Now, with a new Collective Bargaining Agreement coming soon, the NBA is setting itself up for another 12 years of labor peace.
Adrian Wojnarowski of Yahoo Sports:
The NBA and National Basketball Players Association are working on a seven-year extension to the Collective Bargaining Agreement, with a mutual opt-out in six years, league sources told The Vertical.
The seven-year deal could potentially deliver the NBA labor peace through the 2023-24 season, unless the opt-outs are exercised in 2022, league sources told The Vertical.
The new CBA will begin with the 2017-18 season.
Expect an opt out after six years. By then, there’s usually something to renegotiate.
Hope for another quick resolution, like we’re getting now.
And if neither the owners nor players opt out, be pleasantly surprised at an unprecedented 13th straight year without a lockout in this era.
The Rockets entered the day with five point guards with guaranteed salaries: James Harden, Patrick Beverley, Pablo Prigioni, Tyler Ennis and Gary Payton II.
That seemed like too many, but Houston had just 15 players – the regular-season roster limit – with guaranteed salaries. There didn’t seem to be urgency to drop a player with a guaranteed deal.
Yet, the Rockets will drop two.
Houston Rockets General Manager Daryl Morey announced today that the team has waived guard/forward P.J. Hairston, forward Le’Bryan Nash, and guard Gary Payton II.
Shams Charania of Yahoo Sports:
Barring another move, this opens the door for Houston to keep Bobby Brown (whose biggest impact in the preseason was causing an international incident) and Kyle Wiltjer, a stretch big who went undrafted out of Gonzaga.
The Rockets come out behind in their trade for Ennis. They have could have just waived the player they dealt, a lower-paid Michael Beasley, and saved a little money.
Payton, undrafted out of Oregon State, is an intriguing project. But Brown is probably more capable of helping now, a bigger factor for that roster spot with Beverley injured.
The Thunder waived a former No. 21 pick who still had two years left on his rookie-scale contract and a 33-year-old journeyman.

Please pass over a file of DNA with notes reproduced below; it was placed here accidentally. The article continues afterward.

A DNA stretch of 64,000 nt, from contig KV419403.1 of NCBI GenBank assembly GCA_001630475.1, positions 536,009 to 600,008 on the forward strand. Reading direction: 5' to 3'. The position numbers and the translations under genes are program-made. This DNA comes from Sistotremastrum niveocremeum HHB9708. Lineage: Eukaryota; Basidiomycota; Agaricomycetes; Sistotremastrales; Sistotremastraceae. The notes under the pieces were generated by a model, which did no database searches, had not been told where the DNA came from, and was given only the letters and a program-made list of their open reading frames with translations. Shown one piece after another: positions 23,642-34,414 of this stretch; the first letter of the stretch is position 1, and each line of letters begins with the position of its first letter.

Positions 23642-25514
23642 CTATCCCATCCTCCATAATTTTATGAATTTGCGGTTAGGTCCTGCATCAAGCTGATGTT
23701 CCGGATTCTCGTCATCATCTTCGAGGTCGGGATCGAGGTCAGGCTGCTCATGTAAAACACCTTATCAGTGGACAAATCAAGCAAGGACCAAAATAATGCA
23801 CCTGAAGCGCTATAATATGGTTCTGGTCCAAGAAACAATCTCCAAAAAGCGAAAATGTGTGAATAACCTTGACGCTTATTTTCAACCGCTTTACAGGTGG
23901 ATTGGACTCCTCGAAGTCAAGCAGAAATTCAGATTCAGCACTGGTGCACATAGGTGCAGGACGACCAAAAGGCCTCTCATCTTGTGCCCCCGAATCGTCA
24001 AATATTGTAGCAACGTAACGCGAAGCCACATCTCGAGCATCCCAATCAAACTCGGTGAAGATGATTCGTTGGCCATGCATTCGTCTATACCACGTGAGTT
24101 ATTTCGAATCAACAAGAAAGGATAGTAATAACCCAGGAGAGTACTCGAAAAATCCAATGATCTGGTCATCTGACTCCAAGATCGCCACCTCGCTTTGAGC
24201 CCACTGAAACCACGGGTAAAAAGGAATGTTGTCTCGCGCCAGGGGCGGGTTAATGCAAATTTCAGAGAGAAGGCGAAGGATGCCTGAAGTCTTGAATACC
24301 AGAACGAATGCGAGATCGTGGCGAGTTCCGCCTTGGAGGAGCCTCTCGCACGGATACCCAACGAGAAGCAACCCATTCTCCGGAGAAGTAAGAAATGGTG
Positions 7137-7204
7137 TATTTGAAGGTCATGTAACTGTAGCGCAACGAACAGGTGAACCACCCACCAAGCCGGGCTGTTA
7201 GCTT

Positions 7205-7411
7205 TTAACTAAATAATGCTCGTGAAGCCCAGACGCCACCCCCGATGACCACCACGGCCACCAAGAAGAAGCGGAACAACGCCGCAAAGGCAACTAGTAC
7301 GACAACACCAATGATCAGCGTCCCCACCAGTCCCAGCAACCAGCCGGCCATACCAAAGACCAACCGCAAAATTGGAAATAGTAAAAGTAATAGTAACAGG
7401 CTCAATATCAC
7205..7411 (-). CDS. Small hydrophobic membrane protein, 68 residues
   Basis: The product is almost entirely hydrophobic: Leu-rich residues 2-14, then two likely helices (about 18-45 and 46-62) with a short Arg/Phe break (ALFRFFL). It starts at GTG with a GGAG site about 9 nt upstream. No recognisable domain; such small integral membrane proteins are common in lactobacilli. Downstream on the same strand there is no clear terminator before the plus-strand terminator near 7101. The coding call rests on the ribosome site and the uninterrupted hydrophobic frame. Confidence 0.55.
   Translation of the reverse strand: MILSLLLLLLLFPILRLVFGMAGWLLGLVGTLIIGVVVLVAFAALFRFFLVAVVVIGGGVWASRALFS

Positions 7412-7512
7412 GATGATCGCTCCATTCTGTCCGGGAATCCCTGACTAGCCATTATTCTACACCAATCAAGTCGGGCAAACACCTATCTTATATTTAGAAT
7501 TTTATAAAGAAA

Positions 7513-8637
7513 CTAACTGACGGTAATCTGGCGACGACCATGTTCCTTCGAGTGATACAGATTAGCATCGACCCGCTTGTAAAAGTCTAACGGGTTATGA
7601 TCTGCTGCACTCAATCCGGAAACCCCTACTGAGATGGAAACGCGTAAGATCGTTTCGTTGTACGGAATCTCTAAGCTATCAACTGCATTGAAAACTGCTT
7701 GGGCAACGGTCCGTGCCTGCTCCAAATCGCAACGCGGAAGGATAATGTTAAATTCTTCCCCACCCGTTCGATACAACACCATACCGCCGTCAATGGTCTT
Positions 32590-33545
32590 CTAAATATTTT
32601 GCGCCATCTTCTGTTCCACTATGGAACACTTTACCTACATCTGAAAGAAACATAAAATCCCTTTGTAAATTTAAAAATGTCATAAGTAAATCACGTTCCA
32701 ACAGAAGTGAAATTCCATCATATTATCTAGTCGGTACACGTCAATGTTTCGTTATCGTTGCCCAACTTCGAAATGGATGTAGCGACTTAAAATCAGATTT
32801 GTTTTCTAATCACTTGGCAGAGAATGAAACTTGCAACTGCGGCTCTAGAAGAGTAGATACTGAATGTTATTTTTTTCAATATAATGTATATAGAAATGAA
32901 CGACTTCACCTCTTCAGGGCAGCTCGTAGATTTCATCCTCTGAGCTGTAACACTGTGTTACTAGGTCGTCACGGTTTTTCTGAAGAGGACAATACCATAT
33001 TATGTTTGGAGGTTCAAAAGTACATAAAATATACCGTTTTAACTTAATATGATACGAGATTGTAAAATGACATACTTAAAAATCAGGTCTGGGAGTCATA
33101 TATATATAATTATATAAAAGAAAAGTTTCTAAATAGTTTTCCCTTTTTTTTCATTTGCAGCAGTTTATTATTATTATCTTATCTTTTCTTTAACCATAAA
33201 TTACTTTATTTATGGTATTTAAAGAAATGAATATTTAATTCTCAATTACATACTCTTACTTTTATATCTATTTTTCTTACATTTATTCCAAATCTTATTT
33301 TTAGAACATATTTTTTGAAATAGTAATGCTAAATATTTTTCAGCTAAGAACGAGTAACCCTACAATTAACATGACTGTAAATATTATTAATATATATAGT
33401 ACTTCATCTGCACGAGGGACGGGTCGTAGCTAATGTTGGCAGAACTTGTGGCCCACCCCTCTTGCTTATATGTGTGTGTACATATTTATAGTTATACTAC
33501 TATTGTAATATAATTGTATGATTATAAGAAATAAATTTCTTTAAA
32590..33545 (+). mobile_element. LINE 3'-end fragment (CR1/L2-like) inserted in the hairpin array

The latter was the surprise.
The Oklahoma City Thunder waived forwards Mitch McGary and Chris Wright along with guard Ronnie Price and center Kaleb Tarczewski, it was announced today by Executive Vice President and General Manager Sam Presti.
At this point, Oklahoma City waiving Mitch McGary was completely expected. Facing 15 games of drug suspension with no proven track record of NBA sustainability, McGary was an easy cut on a team with a roster crunch.
Price signed a fully guaranteed two-year contract worth nearly $5 million this offseason, and teams don’t generally waive players so soon after guaranteeing them multiple seasons (even if guaranteeing them multiple seasons was questionable in the first place). This opens the door not only for Semaj Christon to make the regular-season roster, but to serve as Russell Westbrook‘s primary backup at point guard with Cameron Payne injured.
Christon, the No. 55 pick in the 2014 draft, also signed this summer (with just a $200,000 guarantee). After leaving Xavier, he spent a year on the Thunder’s D-League affiliate then a year overseas. Perhaps, he’s ready for a regular role without the safety net of a veteran like Price behind him, but this sure seems like another case of Oklahoma City overrating its developmental system. See previously: Josh Huestis.